The first Workshop on Computational Neurolinguistics will be held at NAACL next June in Los Angeles. We welcome submissions on the computational treatment of any aspect of language, that either make use of neural recordings or of biologically realistic neuronal models.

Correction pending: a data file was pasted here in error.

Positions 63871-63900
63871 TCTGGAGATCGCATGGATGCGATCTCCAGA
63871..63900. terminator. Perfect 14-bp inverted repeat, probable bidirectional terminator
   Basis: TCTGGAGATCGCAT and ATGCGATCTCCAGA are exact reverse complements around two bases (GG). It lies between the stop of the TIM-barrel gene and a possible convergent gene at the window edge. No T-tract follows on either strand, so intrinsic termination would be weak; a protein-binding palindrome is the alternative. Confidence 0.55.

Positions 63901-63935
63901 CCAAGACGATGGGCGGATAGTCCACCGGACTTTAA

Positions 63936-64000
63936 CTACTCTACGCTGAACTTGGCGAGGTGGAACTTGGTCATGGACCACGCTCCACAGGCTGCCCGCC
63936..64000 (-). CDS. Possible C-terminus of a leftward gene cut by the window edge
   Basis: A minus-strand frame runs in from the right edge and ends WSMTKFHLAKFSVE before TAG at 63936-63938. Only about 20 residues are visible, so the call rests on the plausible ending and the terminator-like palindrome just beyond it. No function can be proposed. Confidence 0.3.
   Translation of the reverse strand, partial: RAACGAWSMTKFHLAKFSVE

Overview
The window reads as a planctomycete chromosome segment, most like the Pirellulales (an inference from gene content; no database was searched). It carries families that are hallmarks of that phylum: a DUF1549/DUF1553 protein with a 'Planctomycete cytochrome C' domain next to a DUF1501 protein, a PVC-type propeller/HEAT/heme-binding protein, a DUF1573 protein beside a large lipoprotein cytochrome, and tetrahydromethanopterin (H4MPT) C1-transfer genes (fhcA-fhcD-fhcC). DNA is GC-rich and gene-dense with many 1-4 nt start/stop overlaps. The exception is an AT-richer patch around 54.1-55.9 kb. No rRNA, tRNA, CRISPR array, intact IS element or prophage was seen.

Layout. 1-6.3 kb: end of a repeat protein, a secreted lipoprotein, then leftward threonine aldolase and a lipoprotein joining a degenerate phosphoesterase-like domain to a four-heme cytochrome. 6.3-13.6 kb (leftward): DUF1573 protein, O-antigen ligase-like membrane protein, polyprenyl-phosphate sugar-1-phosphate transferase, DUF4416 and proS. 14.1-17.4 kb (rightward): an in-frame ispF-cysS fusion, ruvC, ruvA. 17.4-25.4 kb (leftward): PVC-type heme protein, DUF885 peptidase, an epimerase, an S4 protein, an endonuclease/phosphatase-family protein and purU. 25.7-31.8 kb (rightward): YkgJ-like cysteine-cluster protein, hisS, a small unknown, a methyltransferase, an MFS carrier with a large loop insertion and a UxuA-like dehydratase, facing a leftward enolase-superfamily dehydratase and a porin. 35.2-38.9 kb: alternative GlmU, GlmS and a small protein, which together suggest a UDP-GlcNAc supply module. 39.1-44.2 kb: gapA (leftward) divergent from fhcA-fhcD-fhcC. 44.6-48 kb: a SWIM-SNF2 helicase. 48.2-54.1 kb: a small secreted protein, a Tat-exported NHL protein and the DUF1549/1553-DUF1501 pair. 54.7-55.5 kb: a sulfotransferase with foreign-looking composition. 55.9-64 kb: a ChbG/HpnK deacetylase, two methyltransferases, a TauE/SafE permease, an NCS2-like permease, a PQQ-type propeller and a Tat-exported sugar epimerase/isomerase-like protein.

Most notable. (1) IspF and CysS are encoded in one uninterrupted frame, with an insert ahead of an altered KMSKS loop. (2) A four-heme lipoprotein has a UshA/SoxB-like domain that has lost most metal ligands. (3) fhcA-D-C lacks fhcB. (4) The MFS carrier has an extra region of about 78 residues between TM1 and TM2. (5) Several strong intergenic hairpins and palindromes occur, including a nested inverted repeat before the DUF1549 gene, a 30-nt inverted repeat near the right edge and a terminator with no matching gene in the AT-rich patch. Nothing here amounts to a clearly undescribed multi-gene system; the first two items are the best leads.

Computational neurolinguistics is an emerging research area which integrates recent advances in computational linguistics and cognitive neuroscience, with the objective of developing cognitively plausible models of language and gaining a better understanding of the human language system. It builds on research in decoding cognitive states from recordings of neural activity, and computational models of lexical representations and sentence processing. Published work in this area includes the discovery of semantic features in neural activity (Mitchell et al, 2008), using brain signals for the relative evaluation of corpus semantic models (Murphy et al, 2009), and recognizing the semantics of adjective-noun meaning composition (Chang et al, 2009).